A Wonder of Ice and Snow: Alaska’s Wellesley Glacier

January 7, 2019
Wellesley Glacier

In 1899, a physician diagnosed New York railroad tycoon Edward Henry Harriman with work exhaustion. The prescribed cure was simple: a long vacation. Not one disposed to modest rest and relaxation, Harriman began organizing a family hunting and adventure expedition to Alaska that soon expanded into one of the most famous exploratory and scientific missions of the 19th century.

The Harriman Expedition set sail off the coast of Seattle, traveling 9,000 miles round-trip to Siberia, then back. On board the steamer George W. Elder were Harriman’s family, friends, and an elite team of leading scientists, artists, and writers, including Clinton Hart Merriam, first head of the U.S. Biological Survey and one of the founders of the National Geographic Society; John Muir, glacier expert, naturalist, and co-founder of the Sierra Club; nature essayist John Burroughs; and Harvard mineralogist Charles Palache.

As it coincided with the Alaska gold rush, the New York Times dubbed the well-publicized, two-month expedition the “American Eldorado.” Rather than gold, however, the scientific team returned with more than 100 trunks full of specimens and over 5,000 photographs and colored illustrations. The trip yielded enough data to fill 12 scientific volumes published during the next 12 years.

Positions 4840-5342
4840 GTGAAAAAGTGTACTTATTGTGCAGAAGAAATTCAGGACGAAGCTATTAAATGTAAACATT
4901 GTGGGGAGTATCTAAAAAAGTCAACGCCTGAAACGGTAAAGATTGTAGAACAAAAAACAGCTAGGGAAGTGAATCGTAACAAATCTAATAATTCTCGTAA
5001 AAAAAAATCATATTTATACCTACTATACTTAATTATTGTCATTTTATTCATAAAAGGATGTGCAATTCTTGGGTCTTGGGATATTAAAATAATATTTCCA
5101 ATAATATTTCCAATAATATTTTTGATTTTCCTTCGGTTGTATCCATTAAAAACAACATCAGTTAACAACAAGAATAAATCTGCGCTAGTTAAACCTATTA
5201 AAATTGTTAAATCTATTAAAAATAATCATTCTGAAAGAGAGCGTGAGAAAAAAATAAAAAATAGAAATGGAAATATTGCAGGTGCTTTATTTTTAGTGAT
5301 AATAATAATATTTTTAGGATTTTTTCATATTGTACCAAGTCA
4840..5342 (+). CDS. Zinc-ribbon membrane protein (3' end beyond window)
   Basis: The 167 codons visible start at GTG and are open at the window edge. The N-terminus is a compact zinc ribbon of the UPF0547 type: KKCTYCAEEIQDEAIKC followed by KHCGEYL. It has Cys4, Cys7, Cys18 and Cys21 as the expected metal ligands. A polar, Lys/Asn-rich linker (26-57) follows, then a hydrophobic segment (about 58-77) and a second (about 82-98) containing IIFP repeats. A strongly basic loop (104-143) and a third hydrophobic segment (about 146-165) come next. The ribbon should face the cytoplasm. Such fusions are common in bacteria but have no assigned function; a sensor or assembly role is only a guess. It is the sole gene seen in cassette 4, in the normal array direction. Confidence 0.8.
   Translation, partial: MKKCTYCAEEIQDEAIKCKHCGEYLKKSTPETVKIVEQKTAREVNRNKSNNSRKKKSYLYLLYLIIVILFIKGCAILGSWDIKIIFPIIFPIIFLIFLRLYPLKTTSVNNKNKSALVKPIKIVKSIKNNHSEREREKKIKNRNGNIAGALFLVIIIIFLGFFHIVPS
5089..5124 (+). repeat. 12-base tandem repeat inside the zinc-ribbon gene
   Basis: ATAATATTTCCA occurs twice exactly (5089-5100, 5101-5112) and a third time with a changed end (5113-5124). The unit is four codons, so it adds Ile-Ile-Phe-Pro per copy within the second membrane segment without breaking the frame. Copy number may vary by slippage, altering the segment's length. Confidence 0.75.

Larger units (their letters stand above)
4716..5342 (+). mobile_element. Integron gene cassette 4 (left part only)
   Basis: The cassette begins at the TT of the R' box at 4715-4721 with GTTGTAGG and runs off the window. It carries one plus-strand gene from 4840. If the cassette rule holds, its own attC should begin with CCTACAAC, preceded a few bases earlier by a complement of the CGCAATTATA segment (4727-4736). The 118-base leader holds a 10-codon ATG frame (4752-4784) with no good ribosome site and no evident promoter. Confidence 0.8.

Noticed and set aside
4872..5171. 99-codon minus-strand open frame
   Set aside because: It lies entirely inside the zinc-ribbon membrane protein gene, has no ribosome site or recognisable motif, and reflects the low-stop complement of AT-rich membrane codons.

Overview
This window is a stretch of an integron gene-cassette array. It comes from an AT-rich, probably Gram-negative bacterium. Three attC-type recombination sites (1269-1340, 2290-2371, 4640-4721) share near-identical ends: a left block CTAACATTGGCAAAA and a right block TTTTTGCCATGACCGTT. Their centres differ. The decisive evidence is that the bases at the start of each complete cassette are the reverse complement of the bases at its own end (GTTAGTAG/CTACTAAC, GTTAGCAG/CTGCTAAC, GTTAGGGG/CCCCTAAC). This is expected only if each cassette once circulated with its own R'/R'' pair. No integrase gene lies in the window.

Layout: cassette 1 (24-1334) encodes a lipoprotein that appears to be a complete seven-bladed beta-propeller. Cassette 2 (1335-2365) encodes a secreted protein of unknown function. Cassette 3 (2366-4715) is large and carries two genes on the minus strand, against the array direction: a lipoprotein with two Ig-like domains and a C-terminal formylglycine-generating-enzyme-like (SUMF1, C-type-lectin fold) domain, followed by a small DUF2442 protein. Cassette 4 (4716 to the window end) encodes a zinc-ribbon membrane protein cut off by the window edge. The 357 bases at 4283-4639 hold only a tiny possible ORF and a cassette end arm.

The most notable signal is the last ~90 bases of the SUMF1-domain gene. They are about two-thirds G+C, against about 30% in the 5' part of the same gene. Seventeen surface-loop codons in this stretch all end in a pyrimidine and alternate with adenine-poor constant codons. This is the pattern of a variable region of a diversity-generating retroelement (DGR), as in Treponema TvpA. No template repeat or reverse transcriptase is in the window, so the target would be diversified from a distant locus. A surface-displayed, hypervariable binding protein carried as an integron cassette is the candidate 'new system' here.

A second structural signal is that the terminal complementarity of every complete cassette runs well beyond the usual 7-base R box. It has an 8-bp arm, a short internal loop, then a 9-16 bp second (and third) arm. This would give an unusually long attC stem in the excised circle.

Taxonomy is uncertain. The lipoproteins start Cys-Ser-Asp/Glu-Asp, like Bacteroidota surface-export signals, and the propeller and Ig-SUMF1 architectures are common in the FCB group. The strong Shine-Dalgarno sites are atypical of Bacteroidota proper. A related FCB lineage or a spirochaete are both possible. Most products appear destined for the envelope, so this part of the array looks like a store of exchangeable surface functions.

Among the expedition’s most important accomplishments were the mapping and naming of previously uncharted, or mischarted, fjords and glaciers. On June 26, 1899, the George W. Elder arrived in the northern part of Prince William Sound, home to the world’s most active tidewater glaciers (flowing from a mountain valley into the sea). The scientists christened the area the College Fjord and named the glaciers comprising it after their alma maters and their sister schools, including Wellesley, Amherst, Harvard, Barnard, Bryn Mawr, Smith, and Yale.

Wellesley Glacier, located on the western bank of the fjord, is a four-mile-long tidewater glacier. In the words of Muir, it is among “the finest and wildest of [its] kind, looking, as [it] comes bounding down a smooth mountainside through the midst of lush flowery gardens and goat pastures, like tremendous, leaping, dancing cataracts in prime of flood.”

This past summer, Connie Bauman capped 39 years of service to Wellesley as physical education and sports medicine professor and director of employee wellness with an Alaskan cruise, during which she visited Wellesley Glacier. The recent retiree said she “had no idea that there was a glacier named for Wellesley prior to [the] trip,” but learned during a tour lecture that the Seven Sisters schools had glaciers named in their honor, as well as Harvard and Yale— “Of course, Wellesley’s glacier was the most spectacular!"

Bauman encourages those with an interest in seeing Alaska’s wilderness—and Wellesley’s remarkable namesake—to visit the glaciers in the comparatively milder summer months, and if possible, soon. Like other glaciers worldwide, the College Fjord glaciers are receding.

Photo: Wellesley Glacier, center, runs four miles down the western shore of College Fjord.

Photo(inset): Connie Bauman points out Wellesley Glacier while on an Alaskan cruise in Summer 2018.